The symptoms of cystitis generally affect urination, for example frequent urination, painful urination or blood in the urine. In some cases it can also cause fever and pelvic pain. Women's health advisor Emma Thornton discusses what the symptoms of cystitis are and how long they should last.
If you experience these symptoms you should see your doctor as quickly as possible as they indicate that you are struggling to fight off the infection. Pain in the lower back suggests that the infection has spread to your kidneys, and this can be quite serious so should be treated quickly with antibiotics.
It can be difficult to gauge how long symptoms will last, as much of this comes down to the severity of the infection and if you are using treatments to alleviate the symptoms. In general, the symptoms should begin to improve after a few days, and a bout of cystitis is unlikely to last for longer than a week to ten days.
Certain treatments, however, can significantly reduce the time of infection, and it is usually advised to put these measures into place, as this will lessen the risk of long-term damage to your bladder and urinary tract.
Cystitis is a condition which cannot really be self-diagnosed as it requires a test on the amount of bacteria in the urine to be completed, although many people are able to make accurate assumptions based on their symptoms.
In mild cases of cystitis, doctors often recommend managing the condition at home, with self-help measures. However, there are certain cases when a trip to the doctor is advised and necessary.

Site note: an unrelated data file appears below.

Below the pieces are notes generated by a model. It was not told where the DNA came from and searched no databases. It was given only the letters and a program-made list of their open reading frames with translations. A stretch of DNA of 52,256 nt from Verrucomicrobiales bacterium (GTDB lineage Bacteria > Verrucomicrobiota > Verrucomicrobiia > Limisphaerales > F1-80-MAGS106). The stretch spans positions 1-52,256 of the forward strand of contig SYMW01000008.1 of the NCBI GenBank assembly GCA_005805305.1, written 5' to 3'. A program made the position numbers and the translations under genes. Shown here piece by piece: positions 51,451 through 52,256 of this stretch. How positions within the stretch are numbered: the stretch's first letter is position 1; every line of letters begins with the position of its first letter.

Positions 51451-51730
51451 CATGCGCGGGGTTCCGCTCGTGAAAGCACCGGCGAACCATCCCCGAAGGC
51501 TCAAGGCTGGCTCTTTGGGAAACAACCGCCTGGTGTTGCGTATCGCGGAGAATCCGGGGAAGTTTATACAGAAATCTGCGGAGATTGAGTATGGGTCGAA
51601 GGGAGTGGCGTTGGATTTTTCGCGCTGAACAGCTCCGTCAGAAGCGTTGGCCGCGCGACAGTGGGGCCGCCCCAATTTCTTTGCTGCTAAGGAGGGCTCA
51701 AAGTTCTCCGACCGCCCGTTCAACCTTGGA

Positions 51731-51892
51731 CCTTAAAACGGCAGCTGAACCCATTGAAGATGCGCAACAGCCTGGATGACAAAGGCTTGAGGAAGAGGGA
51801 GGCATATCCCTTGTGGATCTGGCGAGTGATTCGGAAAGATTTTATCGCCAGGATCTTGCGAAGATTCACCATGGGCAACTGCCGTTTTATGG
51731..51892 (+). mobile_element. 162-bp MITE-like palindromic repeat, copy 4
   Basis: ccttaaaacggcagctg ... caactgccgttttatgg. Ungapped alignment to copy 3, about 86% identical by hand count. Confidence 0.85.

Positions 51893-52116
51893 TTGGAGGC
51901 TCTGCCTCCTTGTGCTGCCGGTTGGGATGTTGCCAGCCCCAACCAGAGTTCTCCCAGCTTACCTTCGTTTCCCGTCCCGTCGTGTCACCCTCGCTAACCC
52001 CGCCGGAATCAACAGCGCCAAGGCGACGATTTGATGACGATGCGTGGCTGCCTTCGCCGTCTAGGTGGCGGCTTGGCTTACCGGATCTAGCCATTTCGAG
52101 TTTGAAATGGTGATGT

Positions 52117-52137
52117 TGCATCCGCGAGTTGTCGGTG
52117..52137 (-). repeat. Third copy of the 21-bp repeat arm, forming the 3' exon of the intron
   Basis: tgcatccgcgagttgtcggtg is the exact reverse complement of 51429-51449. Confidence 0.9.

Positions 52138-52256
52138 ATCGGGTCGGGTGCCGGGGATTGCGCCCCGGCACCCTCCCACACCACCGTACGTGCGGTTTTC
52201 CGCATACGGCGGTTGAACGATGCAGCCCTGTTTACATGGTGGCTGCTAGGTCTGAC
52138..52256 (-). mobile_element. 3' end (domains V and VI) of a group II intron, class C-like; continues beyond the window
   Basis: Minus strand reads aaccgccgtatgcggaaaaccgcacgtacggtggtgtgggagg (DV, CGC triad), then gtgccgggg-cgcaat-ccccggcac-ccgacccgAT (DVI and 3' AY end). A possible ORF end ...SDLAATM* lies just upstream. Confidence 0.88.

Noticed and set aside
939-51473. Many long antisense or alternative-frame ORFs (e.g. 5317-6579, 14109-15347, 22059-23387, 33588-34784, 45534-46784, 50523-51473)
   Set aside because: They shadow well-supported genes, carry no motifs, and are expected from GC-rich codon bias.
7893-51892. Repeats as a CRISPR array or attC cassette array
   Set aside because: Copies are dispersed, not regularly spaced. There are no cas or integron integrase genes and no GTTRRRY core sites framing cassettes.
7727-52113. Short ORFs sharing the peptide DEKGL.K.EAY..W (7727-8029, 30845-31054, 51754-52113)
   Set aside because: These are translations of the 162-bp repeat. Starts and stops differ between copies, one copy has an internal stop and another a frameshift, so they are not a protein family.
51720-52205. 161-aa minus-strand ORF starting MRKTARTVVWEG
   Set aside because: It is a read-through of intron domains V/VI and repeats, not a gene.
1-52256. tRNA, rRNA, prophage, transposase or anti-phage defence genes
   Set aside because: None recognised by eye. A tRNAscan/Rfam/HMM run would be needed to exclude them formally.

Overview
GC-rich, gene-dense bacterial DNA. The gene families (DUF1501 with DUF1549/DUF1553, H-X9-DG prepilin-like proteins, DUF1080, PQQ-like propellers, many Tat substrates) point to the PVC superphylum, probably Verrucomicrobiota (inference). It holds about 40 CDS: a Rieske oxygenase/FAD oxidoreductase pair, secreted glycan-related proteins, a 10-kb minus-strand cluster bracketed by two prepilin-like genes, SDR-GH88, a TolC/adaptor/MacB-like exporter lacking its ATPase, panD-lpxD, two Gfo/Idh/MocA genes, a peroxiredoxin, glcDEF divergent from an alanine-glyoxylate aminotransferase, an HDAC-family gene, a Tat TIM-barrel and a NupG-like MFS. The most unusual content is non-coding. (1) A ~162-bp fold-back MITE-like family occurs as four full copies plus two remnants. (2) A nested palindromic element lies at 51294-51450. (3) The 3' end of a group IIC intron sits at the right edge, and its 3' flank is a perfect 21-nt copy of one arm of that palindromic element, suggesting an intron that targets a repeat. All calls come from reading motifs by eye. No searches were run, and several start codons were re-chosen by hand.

If you have not had a bladder infection before, then it is important to go to the doctor in order to establish the root cause of the problem, and be able to reduce the chance of a recurring infection.
It is also recommended that children with a suspected urinary infection go to the doctor, as this type of illness is less common in children and they may require more specialised treatment.
Men are also recommended to go the doctor with cystitis as their infection is more likely to be linked with an underlying medical condition, such as an enlarged prostate.
If symptoms worsen or do not improve within a few days, then medical attention is also advised, as bladder infections can spread and cause more serious problems with the kidneys.
Additionally, any ‘red flag’ symptoms should be investigated as soon as possible, including:
Cystitis, as unpleasant and uncomfortable as it may be, is unlikely to result in complications. However, they can occur in those with underlying medical conditions such as diabetes, or in pregnant women, and so should be approached with caution, as complications can quickly become serious in these groups of people.
Bladder infections may lead to an infection in the kidneys, which, if left untreated, can damage your kidneys. For this reason, it is very important to get your symptoms checked if you experience pain in your lower back.
Hello my name is Emma and I am a qualified nutritionist. My areas of interest include female health and weight management.
I have a passion for healthy living and a holistic approach to health. I enjoy writing for the A. Vogel website, translating my knowledge into informative pages.
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Cystitis is sometimes known as ‘honeymoon cystitis’. Why? Well, during sex, bacteria can spread from the perineum to the urethral opening. The risk of developing cystitis is therefore increased depending on the frequency you have intercourse (sorry honeymooners!).